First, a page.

4.9 Overdose

Overdose with ceftazidime/avibactam can lead to neurological sequelae including encephalopathy, convulsions and coma, due to the ceftazidime component.

Serum levels of ceftazidime can be reduced by haemodialysis or peritoneal dialysis. During a 4-hour haemodialysis period, 55% of the avibactam dose was removed.

5. Pharmacological properties
5.1 Pharmacodynamic properties

Pharmacotherapeutic group: Antibacterials for systemic use, ceftazidime, combinations, ATC code: J01DD52

Mechanism of action

Ceftazidime inhibits bacterial peptidoglycan cell wall synthesis following binding to penicillin binding proteins (PBPs), which leads to bacterial cell lysis and death. Avibactam is a non β-lactam, β-lactamase inhibitor that acts by forming a covalent adduct with the enzyme that is stable to hydrolysis. It inhibits both Ambler class A and class C β-lactamases and some class D enzymes, including extended-spectrum β-lactamases (ESBLs), KPC and OXA-48 carbapenemases, and AmpC enzymes. Avibactam does not inhibit class B enzymes (metallo-β-lactamases) and is not able to inhibit many class D enzymes.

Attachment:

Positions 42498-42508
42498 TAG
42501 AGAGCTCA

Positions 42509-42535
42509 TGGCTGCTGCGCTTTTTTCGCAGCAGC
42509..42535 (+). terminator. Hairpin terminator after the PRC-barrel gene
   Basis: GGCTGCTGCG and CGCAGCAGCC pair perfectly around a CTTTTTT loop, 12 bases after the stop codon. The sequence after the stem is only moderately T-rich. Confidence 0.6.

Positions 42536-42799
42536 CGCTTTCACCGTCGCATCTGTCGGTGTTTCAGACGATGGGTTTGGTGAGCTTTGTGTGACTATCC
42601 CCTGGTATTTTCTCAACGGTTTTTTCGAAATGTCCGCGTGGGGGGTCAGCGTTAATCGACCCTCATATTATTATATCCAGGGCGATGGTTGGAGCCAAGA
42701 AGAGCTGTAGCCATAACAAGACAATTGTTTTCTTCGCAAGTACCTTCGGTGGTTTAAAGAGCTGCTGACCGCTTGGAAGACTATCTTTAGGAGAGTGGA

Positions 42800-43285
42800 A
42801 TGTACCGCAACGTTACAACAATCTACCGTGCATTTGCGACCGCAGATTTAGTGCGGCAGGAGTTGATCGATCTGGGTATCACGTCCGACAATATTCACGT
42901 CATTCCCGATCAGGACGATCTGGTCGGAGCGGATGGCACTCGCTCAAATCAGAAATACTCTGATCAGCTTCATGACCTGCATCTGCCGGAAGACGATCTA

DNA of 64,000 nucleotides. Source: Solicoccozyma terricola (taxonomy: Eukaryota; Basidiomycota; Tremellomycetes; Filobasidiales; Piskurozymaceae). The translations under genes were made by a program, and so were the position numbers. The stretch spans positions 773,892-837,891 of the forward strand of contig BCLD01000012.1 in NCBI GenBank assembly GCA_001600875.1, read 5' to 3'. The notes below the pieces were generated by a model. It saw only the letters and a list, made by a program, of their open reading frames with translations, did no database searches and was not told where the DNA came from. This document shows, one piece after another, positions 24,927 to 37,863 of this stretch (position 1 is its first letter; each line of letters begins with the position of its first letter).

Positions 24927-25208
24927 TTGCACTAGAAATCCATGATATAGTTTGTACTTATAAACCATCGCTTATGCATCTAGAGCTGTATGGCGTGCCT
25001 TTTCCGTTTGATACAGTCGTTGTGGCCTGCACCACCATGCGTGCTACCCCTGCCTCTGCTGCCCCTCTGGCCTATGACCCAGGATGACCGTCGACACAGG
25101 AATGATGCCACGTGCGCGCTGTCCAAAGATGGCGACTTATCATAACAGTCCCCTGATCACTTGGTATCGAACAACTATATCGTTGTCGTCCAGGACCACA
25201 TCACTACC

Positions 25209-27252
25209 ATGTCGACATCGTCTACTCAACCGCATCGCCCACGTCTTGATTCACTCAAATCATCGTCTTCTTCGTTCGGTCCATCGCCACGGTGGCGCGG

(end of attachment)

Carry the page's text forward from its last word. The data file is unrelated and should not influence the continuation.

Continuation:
Resistance

Bacterial resistance mechanisms that could potentially affect ceftazidime/avibactam include mutant or acquired PBPs, decreased outer membrane permeability to either compound, active efflux of either compound, and β-lactamase enzymes refractory to inhibition by avibactam and able to hydrolyse ceftazidime.

Antibacterial activity in combination with other antibacterial agents

No synergy or antagonism was demonstrated in in vitro drug combination studies with ceftazidime/avibactam and metronidazole, tobramycin, levofloxacin, vancomycin, linezolid, colistin and tigecycline.

Susceptibility testing breakpoints